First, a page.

My first introduction to gluten free chocolate cake was when Adrienne came to live in the village. She was (and still is) a cake aficionado. There were many times I was able to sample her experiments. An experiment consisted of finding a recipe and then trialling different flours and ingredients to create the perfect cake. It was Adrienne that inspired me to start baking again and to buy a new oven. There was no way I was ever going to bake a cake in the old thing that I had.
The chocolate cake that I first tried was from Nigella Lawson, it was her famous Chocolate Olive Oil cake. It was delicious, but for me, I needed to change some of the ingredients and create a version that suited my palette.
Baking a cake is like writing a book. You first have the outline (your recipe) which you tweak, you make the first one to see how it will turn out (first draft), edit to perfection, publish and eat…
I’m one of those cooks who looks at a pile of ingredients, Googles a few recipes for inspiration and then concocts something. This is because there are many things that I don’t like to eat and a number of things that my body doesn’t like. Additionally, I am what you call an intuitive cook because I will add and tweak as I go along according to what I feel needs to be added.
Making the perfect gluten free chocolate cake has to be quick. When I am writing I take lots of short breaks to clear my head and when the call for cake comes I want it within the hour. It is the speed and simplicity for getting this cake to me which makes it ideal. When we are in the writing zone, taking out too much time for tedious things is a no-no. But cake is a necessity and not the shop purchased full of crap kind. To keep a writer’s head clear you need good ingredients. And I know just the place to get them from (www.elementsforlife.co.uk) and before you rush off to indulge wait there is a gift at the end.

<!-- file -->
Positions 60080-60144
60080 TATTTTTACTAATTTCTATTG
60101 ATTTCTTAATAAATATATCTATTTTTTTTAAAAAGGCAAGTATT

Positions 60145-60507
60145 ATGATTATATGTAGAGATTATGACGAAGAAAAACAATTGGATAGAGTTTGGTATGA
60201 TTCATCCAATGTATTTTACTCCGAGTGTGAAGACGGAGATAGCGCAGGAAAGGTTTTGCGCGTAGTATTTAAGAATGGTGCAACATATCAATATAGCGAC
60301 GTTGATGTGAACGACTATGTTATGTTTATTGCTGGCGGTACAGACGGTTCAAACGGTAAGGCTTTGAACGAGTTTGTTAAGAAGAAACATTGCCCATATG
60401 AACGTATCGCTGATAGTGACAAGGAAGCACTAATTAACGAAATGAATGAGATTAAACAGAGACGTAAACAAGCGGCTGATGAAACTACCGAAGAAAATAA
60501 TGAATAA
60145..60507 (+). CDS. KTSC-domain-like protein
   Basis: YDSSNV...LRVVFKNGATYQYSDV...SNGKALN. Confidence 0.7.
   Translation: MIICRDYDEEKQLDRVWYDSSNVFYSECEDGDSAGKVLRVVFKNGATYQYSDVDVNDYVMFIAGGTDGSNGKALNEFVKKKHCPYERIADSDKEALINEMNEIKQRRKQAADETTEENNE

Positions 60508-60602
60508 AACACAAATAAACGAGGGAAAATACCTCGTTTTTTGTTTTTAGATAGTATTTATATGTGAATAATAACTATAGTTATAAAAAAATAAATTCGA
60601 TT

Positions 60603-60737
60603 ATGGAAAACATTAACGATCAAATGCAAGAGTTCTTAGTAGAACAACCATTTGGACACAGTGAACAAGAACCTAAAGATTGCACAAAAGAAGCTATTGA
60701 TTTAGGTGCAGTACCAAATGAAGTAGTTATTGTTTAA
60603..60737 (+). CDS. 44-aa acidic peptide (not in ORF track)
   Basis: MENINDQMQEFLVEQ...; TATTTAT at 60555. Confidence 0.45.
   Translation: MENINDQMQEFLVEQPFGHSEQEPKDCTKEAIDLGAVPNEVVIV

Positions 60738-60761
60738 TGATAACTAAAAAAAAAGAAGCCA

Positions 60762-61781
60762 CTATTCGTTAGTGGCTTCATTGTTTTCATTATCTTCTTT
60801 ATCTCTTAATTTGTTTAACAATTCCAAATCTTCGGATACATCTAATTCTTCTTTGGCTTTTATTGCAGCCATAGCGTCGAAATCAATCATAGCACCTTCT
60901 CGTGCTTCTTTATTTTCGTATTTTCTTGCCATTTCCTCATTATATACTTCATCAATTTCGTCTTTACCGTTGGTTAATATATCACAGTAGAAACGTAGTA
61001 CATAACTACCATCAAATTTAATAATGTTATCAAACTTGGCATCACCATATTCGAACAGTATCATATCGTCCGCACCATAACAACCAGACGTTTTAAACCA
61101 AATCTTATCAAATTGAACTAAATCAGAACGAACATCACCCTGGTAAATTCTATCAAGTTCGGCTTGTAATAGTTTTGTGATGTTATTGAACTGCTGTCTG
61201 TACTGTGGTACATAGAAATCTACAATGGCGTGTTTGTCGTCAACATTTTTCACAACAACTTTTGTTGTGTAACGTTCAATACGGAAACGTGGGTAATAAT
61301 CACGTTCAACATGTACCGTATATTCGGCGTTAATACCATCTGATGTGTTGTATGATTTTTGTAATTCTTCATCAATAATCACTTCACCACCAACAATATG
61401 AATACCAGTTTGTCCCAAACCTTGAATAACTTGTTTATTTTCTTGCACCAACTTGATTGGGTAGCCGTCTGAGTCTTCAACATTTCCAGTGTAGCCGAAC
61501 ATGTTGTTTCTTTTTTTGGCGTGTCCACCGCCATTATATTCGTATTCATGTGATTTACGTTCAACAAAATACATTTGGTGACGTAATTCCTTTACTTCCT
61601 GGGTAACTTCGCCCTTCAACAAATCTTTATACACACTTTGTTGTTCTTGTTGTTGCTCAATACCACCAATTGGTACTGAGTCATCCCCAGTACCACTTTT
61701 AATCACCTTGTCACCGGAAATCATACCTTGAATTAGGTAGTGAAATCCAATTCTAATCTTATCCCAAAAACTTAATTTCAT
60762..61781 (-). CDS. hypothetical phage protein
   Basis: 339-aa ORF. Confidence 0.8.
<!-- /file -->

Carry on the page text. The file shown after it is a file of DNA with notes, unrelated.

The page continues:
In a similar fashion, when I am deep into reading a good book, a cup of white tea (that’s white tea, not black tea with milk) and a slice (or three) of good cake makes the whole experience much more delightful.
I’ve played with the original recipe and as can imagine considered at other similar recipes for inspiration until I have a version that I like. In truth, this one is not far from the original and so I can make no claim for originality.
Other versions I have tried include switching the raw chocolate to carob, this makes a sweeter version (you may want to add less carob than chocolate). You can also try adding different flavours with food grade essential oils, but note that you make want to swap the virgin olive oil for one that is not so powerful.
This cake is also pretty scrummy with fruit, Greek yoghurt and ice cream (yes all at the same time). You can add melted chocolate to the top or keep it simple with ground chocolate nibs.
Since you asked so nicely. Make this first and use the almonds in the cake…
Prepare the night before
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This gluten free banana bread is super easy to make and can be amended to suit your diet. So if you are vegan, swap the eggs for soaked chia or psyllium husks.
Today when I made this banana bread, I used up lots of left over flours. So I used a mix of rice, quinoa and soya flour.
1 egg = 1 tablespoon of flax meal or chia + 3 tablespoons water
1 egg = 3 tablespoons nut butter
1 egg = 1 teaspoon psyllium seed husk + 1/4 cup water (let it stand for 5 minutes; use = binding and moisture)
I will often add . Another yummy ingredient is papaya or try adding raw chocolate and raw grated beetroot.
Basically, add in other stuff that you fancy.